Hanukkah (Photo credit: Itzike)
As one of my colleagues and I sat looking at photos of our children at the company Christmas party, the national news feed notified us that a gunman opened fire in a Connecticut elementary school, killing 20 children. Most of them younger than ours.
The sheer horror of the event turned my stomach. In my mind’s eye, I saw the interiors of my daughters’ schools, their teachers racing to put safety protocols into action, and children hiding in corners and under desks. They’d had breakfast that morning, gotten on the bus, learned a little math and punctuation, maybe took gym class, and then someone started shooting.
That’s when despair and disbelief fell on me. Darkness had weight and substance. Something clawed at my faith, trying to extract it. An echo of anger and loss said, “A just God doesn’t let stuff like this happen” and “It’s Christmastime. It’s Hanukkah. Seasons of light and hope. There is no hope here.”
In the last couple of weeks, several people I love have experienced struggles and losses – financial burdens, ill children, deaths of parents, cancer battles, uncertainty. I’ve walked many of those paths myself before and might again. I could feel their pain and fear. And I wanted to take it away or fix it. I couldn’t, and I also knew on some level it was happening for a reason. In some cases, I could see new directions evolving in their lives or priorities realigning, even if they couldn’t yet see it themselves. It wasn’t my place to say anything though.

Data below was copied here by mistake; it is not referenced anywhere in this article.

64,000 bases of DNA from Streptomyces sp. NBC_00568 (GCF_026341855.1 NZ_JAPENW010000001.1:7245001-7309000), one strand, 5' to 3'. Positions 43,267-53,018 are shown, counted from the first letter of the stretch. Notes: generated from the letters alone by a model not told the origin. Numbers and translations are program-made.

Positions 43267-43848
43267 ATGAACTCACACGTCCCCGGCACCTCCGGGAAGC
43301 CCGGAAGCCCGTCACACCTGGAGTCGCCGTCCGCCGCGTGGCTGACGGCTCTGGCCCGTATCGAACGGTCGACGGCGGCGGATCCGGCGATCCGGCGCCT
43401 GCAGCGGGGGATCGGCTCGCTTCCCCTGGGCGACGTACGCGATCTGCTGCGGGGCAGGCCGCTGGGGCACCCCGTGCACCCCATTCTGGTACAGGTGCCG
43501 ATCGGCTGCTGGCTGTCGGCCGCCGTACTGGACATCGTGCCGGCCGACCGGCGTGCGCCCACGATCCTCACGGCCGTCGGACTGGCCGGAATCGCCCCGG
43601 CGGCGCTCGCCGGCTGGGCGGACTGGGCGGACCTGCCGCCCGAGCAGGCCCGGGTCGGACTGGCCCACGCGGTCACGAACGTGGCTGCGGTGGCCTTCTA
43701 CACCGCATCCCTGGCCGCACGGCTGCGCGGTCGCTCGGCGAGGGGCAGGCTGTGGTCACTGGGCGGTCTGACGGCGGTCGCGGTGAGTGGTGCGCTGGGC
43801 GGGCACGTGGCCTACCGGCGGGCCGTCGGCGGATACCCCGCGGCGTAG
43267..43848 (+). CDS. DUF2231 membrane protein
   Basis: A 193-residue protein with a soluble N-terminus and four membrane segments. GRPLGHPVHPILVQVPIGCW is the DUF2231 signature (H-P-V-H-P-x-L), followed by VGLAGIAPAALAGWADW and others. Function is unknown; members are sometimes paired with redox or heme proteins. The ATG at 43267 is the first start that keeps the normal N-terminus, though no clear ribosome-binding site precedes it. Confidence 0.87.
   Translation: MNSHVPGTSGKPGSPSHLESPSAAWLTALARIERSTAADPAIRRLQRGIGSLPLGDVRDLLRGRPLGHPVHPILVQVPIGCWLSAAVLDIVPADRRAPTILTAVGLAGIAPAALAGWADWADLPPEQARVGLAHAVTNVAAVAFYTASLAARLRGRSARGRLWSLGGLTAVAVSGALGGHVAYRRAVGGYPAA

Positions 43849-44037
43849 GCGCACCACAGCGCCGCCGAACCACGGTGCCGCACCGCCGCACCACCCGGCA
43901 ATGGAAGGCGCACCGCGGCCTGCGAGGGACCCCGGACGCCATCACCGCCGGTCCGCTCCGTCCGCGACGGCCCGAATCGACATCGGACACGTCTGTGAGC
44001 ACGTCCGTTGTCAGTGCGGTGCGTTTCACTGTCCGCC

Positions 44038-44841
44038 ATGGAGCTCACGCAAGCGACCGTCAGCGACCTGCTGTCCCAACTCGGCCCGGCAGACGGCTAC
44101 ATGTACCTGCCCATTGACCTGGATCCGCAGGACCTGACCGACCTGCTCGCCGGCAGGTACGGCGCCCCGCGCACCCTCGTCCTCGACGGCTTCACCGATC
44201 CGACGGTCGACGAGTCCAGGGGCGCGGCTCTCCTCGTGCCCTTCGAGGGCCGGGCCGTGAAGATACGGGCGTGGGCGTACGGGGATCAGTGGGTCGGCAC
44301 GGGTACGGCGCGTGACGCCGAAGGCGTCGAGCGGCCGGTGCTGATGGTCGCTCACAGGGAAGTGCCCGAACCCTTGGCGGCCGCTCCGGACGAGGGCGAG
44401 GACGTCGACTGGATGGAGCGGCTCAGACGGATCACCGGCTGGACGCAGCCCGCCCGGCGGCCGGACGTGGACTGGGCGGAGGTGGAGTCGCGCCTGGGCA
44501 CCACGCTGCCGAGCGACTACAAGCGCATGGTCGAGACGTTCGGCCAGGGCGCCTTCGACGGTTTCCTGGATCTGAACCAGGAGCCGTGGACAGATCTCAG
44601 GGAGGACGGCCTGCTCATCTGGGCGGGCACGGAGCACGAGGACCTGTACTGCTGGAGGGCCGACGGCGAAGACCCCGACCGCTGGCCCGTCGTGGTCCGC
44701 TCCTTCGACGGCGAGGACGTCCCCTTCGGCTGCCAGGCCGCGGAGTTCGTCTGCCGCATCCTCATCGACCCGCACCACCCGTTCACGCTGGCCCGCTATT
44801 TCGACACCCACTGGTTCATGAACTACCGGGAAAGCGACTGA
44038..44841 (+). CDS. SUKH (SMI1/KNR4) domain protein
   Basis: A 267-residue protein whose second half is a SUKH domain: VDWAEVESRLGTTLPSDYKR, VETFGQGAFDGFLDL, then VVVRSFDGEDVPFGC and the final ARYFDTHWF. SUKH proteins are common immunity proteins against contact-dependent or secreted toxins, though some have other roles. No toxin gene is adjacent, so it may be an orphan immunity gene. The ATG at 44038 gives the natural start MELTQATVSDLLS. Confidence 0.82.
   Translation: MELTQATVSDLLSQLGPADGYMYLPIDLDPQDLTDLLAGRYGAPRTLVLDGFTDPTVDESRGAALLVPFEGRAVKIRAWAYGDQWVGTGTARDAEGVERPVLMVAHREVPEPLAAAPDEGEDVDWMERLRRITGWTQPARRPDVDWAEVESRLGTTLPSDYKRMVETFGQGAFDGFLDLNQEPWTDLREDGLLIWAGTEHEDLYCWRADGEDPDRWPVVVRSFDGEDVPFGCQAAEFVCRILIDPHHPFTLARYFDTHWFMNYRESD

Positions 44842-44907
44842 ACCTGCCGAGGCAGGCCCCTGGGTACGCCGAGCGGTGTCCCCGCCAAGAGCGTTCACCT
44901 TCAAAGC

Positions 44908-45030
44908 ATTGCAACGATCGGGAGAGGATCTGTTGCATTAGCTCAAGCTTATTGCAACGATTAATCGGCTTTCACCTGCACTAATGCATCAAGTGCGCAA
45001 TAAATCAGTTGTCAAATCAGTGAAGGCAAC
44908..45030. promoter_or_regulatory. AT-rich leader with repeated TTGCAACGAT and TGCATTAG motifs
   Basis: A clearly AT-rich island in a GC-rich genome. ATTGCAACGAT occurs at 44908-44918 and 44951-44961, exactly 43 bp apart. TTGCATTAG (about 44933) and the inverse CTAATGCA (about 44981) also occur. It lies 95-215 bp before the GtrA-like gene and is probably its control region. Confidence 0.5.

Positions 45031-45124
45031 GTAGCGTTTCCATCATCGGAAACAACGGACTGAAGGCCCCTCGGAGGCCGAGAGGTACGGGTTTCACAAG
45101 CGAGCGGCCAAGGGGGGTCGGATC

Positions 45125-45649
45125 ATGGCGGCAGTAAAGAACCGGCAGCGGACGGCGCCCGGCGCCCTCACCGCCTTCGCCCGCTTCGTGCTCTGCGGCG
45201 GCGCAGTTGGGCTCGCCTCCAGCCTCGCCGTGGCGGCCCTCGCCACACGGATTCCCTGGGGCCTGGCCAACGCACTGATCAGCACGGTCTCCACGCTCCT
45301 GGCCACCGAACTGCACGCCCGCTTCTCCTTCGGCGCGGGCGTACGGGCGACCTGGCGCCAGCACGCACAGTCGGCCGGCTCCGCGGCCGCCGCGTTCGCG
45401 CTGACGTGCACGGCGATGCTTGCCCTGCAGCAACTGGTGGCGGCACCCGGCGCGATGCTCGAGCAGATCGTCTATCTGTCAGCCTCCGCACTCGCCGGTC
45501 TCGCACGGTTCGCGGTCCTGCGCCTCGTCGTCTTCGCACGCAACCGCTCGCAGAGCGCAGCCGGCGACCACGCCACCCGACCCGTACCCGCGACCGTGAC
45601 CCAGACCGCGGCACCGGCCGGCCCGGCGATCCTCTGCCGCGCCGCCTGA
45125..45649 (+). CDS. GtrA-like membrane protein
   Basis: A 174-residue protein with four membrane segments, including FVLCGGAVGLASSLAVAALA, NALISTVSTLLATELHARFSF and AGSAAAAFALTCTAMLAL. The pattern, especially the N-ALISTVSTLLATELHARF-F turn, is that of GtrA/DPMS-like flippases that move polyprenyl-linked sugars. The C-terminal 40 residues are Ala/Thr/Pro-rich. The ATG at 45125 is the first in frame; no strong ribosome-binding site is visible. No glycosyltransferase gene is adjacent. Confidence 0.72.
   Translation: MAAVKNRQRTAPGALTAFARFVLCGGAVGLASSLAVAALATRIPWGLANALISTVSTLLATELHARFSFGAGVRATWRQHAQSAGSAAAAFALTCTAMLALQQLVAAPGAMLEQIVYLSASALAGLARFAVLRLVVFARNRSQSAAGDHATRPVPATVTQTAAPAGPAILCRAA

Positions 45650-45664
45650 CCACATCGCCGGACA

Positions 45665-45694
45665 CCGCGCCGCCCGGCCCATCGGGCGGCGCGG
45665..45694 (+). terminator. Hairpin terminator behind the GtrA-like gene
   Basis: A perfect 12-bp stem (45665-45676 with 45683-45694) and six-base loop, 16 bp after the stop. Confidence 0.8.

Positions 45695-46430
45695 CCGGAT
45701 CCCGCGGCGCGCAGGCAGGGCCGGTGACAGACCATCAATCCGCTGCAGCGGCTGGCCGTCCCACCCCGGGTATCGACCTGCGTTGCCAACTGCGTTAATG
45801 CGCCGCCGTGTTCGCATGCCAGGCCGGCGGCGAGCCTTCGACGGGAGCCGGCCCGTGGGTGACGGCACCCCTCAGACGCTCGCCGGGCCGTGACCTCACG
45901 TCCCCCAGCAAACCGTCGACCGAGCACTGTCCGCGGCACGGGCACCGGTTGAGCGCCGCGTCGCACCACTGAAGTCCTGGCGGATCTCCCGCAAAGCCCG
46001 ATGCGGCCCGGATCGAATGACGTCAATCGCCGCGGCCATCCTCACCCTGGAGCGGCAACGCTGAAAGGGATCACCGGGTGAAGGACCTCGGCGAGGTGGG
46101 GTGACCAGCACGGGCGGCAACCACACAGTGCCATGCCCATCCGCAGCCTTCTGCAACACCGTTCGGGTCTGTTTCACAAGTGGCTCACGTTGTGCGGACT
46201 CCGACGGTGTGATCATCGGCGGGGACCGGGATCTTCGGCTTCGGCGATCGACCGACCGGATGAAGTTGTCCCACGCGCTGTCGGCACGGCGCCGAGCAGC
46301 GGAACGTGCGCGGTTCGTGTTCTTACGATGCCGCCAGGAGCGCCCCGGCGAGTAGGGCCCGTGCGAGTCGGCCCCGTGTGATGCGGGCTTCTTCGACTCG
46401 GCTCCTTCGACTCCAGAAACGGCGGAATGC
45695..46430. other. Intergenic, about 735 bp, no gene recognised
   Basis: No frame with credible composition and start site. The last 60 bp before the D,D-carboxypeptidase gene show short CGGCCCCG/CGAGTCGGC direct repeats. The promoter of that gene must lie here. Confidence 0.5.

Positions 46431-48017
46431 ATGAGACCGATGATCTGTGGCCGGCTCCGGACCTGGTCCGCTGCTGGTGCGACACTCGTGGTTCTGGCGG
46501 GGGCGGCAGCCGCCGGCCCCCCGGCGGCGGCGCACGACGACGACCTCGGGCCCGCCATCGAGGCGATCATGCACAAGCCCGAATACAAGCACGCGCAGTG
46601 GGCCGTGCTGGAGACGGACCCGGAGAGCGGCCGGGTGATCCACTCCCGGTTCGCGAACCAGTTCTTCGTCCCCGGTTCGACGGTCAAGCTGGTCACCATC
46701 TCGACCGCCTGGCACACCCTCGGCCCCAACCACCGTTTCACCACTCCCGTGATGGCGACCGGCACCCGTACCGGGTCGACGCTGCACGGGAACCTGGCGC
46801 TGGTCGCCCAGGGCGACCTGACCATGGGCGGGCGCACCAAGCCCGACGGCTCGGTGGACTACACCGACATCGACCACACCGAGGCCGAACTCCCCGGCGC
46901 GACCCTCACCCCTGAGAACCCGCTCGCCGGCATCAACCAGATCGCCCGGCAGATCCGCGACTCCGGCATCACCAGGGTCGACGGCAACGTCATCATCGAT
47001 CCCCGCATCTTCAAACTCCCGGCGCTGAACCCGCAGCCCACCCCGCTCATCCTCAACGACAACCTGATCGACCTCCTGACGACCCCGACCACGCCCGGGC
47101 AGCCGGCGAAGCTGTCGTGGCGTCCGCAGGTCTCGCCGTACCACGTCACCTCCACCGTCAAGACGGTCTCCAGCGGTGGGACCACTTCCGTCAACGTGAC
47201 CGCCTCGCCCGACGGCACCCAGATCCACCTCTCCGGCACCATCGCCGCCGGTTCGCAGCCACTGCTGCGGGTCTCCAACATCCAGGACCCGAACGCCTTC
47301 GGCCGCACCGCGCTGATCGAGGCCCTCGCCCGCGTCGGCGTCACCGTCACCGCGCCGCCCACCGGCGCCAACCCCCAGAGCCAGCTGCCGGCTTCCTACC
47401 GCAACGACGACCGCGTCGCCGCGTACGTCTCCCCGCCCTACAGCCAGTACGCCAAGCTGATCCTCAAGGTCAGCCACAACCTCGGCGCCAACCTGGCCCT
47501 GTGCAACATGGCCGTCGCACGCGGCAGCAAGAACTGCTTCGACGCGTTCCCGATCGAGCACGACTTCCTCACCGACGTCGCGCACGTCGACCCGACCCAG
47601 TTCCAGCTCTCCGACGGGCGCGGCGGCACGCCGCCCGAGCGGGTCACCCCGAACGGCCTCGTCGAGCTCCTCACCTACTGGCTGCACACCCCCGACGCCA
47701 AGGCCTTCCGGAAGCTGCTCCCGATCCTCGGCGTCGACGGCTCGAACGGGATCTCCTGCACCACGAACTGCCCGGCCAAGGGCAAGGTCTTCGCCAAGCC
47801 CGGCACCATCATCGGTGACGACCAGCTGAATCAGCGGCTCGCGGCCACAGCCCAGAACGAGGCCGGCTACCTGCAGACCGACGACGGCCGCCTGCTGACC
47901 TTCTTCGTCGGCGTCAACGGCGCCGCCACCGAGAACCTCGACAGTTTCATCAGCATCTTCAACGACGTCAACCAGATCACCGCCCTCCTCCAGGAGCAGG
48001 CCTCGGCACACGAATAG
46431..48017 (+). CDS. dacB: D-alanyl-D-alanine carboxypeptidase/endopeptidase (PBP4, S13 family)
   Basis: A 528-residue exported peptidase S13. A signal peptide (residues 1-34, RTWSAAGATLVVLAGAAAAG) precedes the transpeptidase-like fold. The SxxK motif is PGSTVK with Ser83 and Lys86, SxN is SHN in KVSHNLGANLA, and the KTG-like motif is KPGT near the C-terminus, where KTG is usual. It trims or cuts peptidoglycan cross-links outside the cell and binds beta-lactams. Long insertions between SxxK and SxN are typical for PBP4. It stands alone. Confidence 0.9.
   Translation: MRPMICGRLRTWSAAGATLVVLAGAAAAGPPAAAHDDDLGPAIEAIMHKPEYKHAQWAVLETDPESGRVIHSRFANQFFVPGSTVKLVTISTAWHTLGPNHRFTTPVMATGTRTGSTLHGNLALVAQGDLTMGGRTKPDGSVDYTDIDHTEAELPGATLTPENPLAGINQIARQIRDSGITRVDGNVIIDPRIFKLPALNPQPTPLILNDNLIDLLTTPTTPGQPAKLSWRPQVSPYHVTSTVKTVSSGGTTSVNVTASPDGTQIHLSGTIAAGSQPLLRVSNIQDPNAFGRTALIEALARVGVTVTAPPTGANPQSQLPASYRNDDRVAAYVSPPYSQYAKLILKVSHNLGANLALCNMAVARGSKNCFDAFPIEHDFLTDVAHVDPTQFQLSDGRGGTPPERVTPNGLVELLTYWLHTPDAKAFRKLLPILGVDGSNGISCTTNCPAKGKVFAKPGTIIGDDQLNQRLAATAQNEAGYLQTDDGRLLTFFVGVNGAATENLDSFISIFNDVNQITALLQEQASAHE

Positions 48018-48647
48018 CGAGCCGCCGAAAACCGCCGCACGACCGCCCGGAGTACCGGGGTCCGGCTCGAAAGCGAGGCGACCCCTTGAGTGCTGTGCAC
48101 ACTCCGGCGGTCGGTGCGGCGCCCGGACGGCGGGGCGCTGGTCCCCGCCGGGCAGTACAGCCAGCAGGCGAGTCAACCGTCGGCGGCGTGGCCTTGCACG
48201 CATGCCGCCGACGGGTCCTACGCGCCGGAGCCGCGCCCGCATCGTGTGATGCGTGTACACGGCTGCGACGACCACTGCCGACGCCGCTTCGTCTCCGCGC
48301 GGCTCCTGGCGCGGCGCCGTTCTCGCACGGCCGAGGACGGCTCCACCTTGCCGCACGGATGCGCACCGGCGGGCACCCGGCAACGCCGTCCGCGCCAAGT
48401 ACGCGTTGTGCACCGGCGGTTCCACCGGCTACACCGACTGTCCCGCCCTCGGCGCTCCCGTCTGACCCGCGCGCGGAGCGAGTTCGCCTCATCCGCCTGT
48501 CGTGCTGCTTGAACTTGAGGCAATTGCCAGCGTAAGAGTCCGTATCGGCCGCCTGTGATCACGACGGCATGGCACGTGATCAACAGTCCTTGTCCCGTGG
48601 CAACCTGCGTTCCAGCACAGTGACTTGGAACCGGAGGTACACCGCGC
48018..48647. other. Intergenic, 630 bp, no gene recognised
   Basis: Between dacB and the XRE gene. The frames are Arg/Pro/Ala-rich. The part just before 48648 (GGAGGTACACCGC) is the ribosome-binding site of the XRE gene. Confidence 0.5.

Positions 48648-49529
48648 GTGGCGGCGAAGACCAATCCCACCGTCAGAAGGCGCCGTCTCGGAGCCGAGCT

I thought about a mom like me, somewhere in Newtown, drowning in pain, shock, and disbelief. There isn’t anything I can do for her. Saying “there’s a reason for everything” in a circumstance like that feels lame and insensitive.
It feels like we’re “leaving Eden” – our individual sacred places, places of safety and beauty – are getting further away, whether we walk away from them, or are driven out.
We have a choice.
If we look at life as a battle between good and evil, with evil taking every opportunity to disengage us from what is right and good, from our faith and human compassion, then looking at Newtown, Connecticut, it feels like evil is winning. If we start stacking up the injustices, inequality, and pure evil from around the world, evil is wearing a smug expression. “You haven’t the courage to beat me.”
“Leaving Eden” by Brandon Heath has been speaking to me on a new level. Some of it is about the fear of change, and the sorrow that goes with it (“feels like I’m further away with every step I take, but I can’t go back”). Life used to be one way, now it’s another way, and I don’t know if I like it.
But as Romans 12:21 says, “Do not be overcome by evil, but overcome evil with good.”
Wipe the smug expression from evil’s face. For every sorrowful event that challenges your faith, steals your hope, and threatens to swallow you in darkness…light a candle of hope. Light two. Light 28 candles. For every injustice, respond with two acts of kindness. Wave to a stranger and see if he waves back. As my friend Julia posted on her Facebook page, “Speak truth, even if your voice wavers.” Refuse to let despair win.
We cannot undo the tragedy in Newtown. And pointing fingers isn’t going to do a damn bit of good – it hasn’t to this point, so why continue? We cannot “fix” the tragedies, but that doesn’t mean we can’t combat the darkness with light and build a new Eden.
“Leaving Eden” by Brandon Heath